How to Disavow Links: A Comprehensive Guide on How to Create a Disavow File

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Link disavowal can be an intimidating task for many website owners and SEOs. After all, it takes a lot of research and careful consideration to create a disavow file, and if done wrong, it can have damaging effects on your website. Fortunately, this comprehensive guide will take you step-by-step through the entire process of creating a disavow file, so you can avoid any potential pitfalls.

You’ll learn what a disavow file is, how to identify and gather the links that need to be disavowed, and how to format and submit your disavow file to Google. By the end of this guide, you’ll be a link disavowal pro and will have the confidence to clean up your website’s link profile.

Let’s get started!

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What is a Disavow File? #

A disavow file is a file that lists links to your website that you want to have Google ignore in its link graph processing. This is a great way to clean up your backlink profile if you’re seeing a high number of “bad” links pointing to your site (AKA toxic links).

It’s also important to note that disavow files are entirely voluntary and are used to remove low-quality links from being able to affect you. Often this is the needed “fix” for manual actions or algorithmic filters your site is stuck in.

The first step in creating a disavow file is to identify the links that need to be disavowed.

This process can be done manually or with the help of a tool.

For manual identification, start by creating a spreadsheet that includes the following information for each link, at least:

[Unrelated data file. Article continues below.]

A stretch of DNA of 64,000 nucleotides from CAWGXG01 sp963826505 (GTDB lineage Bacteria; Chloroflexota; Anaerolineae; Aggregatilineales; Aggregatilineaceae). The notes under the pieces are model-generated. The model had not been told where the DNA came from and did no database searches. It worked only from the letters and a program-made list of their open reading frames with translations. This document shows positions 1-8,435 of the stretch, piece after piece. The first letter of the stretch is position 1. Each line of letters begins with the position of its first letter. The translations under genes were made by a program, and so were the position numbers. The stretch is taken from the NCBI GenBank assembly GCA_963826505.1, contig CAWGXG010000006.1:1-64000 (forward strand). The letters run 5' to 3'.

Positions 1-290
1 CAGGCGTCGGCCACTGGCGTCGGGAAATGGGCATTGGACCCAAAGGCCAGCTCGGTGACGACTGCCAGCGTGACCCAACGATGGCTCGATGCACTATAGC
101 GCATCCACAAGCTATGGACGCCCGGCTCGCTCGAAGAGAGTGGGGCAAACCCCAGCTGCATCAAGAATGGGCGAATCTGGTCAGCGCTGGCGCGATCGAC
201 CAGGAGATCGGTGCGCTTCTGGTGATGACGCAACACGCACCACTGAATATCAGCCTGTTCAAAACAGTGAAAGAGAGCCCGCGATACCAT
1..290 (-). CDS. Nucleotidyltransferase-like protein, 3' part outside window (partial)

• Source URL
  • Anchor Text
  • Quality, Trust, Authority of the Source URL (you can use technical metrics or your own verbal rating)
  • Target URL

While you are manually identifying links, keep in mind that you do need to find them all. That posed as problem for many webmasters, as not every link is listed in every data source. That’s the reason why LinkResearchTools combines link data from 25+ sources for it’s users.

In Link Detox® there’s the metric Link Detox Risk that helps you identify potentially harmful links.

Once you’ve identified the links that need to be disavowed, it’s time to collect all the source URLs, and even more important their domain.

Should I disavow a whole domain or only the URL? #

Disavowing is mostly recommended on domain level. If you spot spammy domains linking to you, you most likely never want to see a link working from them. In some cases, your paid links are on sub-pages of authoritative domains tough, then you would not disavow the domain but the URL.

It’s important to note that disavowing links can be a tricky process, and it should only be done with care. If you’re not sure whether to disavow a whole domain or only a specific URL, it’s always best to consult with an experienced SEO professional.

How to make a Disavow File #

Now that you’ve added your links to the disavow file, it’s time to properly format the file itself.

Creating a disavow file and uploading it to Google Search Console is the first step in invalidating links to your domain.

So once you have compiled the list of links that need to be disavowed, you’ll want to add them to a new text file. A basic text editor will work just fine for this task.

If you want to disavow links from a specific domain, you should use the “domain:” operator to specify the domain you want to disavow. For example: